I feel like Charlie when he opened the candy bar and found a golden ticket to tour Willy Wonka’s chocolate factory.
Of course, the ticket I hold isn’t golden, and it won’t grant me access to what is arguably my version of heaven on Earth.
No, the color of this ticket is two shades of green on a white background. And the best it will do is help light up my home, or at least a couple of rooms in it.
You see, it’s not actually a ticket. It’s a coupon good for one package of GE light bulbs worth up to $10. It’s my reward from one of the largest companies in the world for keeping track of what has to be one of the industry’s biggest failures: compact fluorescent lamps, or CFLs in industry lingo.
Two months ago, I wrote about my ongoing battle with these plagues of modern-day lighting technology, and how I was cashing in on the company’s five-year guarantee.
Not too long after, GE responded by sending me this peace offering to make good on that guarantee.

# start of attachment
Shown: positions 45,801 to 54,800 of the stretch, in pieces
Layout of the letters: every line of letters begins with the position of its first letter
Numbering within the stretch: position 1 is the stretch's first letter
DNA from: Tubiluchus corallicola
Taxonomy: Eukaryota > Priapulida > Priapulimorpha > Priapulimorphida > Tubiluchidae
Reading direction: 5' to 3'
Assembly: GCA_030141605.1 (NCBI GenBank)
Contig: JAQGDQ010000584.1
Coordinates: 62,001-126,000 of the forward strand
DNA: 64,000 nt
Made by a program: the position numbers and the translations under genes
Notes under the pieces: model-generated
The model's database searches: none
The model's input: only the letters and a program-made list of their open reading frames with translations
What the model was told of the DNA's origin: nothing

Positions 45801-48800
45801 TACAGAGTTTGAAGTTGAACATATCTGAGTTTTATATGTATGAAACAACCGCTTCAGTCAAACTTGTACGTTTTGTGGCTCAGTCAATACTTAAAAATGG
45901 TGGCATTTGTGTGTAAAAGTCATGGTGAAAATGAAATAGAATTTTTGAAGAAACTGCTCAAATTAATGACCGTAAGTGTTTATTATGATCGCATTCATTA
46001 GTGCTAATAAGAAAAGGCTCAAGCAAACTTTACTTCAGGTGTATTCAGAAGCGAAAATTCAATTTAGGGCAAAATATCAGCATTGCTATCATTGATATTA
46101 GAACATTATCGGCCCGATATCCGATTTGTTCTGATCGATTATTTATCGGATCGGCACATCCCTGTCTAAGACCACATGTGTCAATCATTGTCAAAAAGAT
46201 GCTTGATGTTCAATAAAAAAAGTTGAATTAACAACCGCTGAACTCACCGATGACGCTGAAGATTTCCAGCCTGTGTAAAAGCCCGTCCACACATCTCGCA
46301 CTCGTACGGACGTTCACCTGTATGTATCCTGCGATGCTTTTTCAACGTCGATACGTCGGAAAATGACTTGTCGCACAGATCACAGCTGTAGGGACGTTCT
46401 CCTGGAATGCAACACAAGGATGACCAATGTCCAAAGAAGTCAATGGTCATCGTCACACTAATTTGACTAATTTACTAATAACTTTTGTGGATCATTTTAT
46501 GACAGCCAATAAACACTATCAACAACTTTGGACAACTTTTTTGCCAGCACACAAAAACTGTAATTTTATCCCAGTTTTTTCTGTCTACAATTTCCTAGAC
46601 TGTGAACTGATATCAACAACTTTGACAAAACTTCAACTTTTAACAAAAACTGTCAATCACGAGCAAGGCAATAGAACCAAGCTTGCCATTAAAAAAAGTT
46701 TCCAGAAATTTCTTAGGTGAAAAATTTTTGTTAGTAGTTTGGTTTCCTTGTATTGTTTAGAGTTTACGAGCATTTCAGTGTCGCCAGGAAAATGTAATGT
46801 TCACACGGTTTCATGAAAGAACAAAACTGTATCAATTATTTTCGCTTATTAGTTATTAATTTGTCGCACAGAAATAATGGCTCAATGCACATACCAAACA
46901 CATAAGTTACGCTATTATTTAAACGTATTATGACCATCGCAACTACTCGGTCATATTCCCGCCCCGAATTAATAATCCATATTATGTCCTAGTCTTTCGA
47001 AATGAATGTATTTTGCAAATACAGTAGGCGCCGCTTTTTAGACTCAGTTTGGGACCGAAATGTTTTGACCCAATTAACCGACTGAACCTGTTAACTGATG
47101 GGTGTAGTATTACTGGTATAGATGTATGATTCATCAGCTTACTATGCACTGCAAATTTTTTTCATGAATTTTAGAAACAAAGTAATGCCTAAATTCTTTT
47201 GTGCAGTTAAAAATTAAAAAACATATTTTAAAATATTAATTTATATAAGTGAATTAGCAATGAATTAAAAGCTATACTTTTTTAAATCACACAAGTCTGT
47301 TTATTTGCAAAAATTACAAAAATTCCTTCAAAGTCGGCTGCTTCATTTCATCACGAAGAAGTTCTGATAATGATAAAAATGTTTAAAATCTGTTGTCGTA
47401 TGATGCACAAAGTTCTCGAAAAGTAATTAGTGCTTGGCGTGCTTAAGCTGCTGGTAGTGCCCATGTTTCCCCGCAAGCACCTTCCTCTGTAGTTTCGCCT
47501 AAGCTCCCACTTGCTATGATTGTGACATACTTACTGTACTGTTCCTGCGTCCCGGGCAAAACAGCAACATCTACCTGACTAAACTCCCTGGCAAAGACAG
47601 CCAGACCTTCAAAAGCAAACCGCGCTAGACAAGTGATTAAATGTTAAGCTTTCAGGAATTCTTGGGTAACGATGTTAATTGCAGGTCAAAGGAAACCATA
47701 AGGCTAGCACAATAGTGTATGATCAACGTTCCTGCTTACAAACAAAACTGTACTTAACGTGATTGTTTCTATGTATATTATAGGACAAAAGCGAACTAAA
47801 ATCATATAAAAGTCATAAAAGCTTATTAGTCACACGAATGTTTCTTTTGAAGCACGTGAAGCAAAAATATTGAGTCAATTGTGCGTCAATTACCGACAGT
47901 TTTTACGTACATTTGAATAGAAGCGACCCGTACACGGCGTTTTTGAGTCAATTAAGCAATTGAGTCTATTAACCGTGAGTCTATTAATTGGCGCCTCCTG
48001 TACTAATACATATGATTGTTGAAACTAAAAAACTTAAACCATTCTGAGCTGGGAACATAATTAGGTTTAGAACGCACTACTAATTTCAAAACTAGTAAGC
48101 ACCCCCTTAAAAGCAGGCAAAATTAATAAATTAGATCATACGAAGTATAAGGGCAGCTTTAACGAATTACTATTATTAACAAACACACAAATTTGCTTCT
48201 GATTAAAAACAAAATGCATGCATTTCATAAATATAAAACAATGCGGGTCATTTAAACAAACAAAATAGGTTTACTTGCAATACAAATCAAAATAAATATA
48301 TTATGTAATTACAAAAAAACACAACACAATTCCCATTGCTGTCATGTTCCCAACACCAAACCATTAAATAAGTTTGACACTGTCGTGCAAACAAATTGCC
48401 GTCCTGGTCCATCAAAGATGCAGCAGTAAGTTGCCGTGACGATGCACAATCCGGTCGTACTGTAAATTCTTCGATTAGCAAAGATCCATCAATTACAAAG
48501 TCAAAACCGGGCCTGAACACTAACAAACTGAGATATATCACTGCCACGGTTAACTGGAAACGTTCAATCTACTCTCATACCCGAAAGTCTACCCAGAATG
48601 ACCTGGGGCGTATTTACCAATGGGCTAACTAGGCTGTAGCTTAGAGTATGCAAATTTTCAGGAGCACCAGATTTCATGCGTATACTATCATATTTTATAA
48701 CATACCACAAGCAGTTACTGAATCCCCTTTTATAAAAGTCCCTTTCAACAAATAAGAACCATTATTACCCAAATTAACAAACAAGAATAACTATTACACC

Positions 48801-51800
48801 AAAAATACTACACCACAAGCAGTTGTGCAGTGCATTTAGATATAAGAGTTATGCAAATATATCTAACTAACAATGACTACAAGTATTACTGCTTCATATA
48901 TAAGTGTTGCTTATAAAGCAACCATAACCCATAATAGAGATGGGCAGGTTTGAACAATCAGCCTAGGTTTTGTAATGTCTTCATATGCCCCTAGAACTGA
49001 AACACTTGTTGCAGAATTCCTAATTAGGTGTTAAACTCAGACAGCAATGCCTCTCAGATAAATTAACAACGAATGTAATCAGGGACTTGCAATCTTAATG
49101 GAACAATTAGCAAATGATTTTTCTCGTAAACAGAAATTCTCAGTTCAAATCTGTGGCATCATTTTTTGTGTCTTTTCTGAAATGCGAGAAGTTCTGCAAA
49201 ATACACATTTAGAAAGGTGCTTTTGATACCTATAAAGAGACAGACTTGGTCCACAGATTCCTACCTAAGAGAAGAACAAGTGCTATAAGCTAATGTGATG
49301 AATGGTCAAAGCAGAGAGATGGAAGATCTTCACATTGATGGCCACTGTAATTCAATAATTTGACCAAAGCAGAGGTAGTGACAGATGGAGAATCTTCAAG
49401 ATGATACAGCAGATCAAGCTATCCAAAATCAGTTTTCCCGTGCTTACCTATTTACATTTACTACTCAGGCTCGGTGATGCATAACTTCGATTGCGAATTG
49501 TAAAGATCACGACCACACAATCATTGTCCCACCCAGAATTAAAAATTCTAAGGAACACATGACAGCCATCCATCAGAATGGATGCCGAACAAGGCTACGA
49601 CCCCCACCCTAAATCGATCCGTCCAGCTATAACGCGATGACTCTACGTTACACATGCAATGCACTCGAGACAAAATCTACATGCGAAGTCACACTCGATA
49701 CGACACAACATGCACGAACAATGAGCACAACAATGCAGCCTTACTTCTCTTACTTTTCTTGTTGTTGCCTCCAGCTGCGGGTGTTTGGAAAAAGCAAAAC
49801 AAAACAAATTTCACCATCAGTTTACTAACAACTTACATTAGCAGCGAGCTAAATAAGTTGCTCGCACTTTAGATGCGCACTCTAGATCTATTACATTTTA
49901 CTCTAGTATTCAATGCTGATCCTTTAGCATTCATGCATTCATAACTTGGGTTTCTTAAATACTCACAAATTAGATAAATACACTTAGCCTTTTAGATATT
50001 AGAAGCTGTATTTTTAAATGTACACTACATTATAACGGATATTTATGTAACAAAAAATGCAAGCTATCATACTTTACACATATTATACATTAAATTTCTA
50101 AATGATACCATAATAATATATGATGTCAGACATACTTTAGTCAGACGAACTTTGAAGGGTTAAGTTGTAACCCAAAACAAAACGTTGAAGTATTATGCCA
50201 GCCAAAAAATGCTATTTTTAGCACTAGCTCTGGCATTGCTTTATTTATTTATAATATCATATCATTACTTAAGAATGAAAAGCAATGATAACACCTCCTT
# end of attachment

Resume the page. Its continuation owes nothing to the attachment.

“We regret that you are dissatisfied,” the company wrote. “The problem you encountered is not typical of the quality and performance of GE products. However, even the best of products may occasionally fail to meet our expectations.”
“Not typical,” eh? I have a plastic bin full of burned-out CFLs that would argue otherwise.
Part of me expected the company to not honor its guarantee, and for it to tell me that I didn’t follow all the directions carefully enough to claim the guarantee.
After all, how do they know I’m not just saying the light bulb burned out when in fact it’s still shining brightly from the recessed outlet in the ceiling?
How do they know I’m not the leader of some rebel band of societal misfits who spend their time wrongly cashing in on company guarantees?
How do they know I’m not a failed Oompah Loompah who’s avenging his rejection on innocent companies?
OK, maybe it’s a good thing this coupon isn’t a ticket to tour a chocolate factory. Clearly I’ve inhaled too much cocoa powder. I suppose I’ll just go and cash in on my free, conventional light bulbs.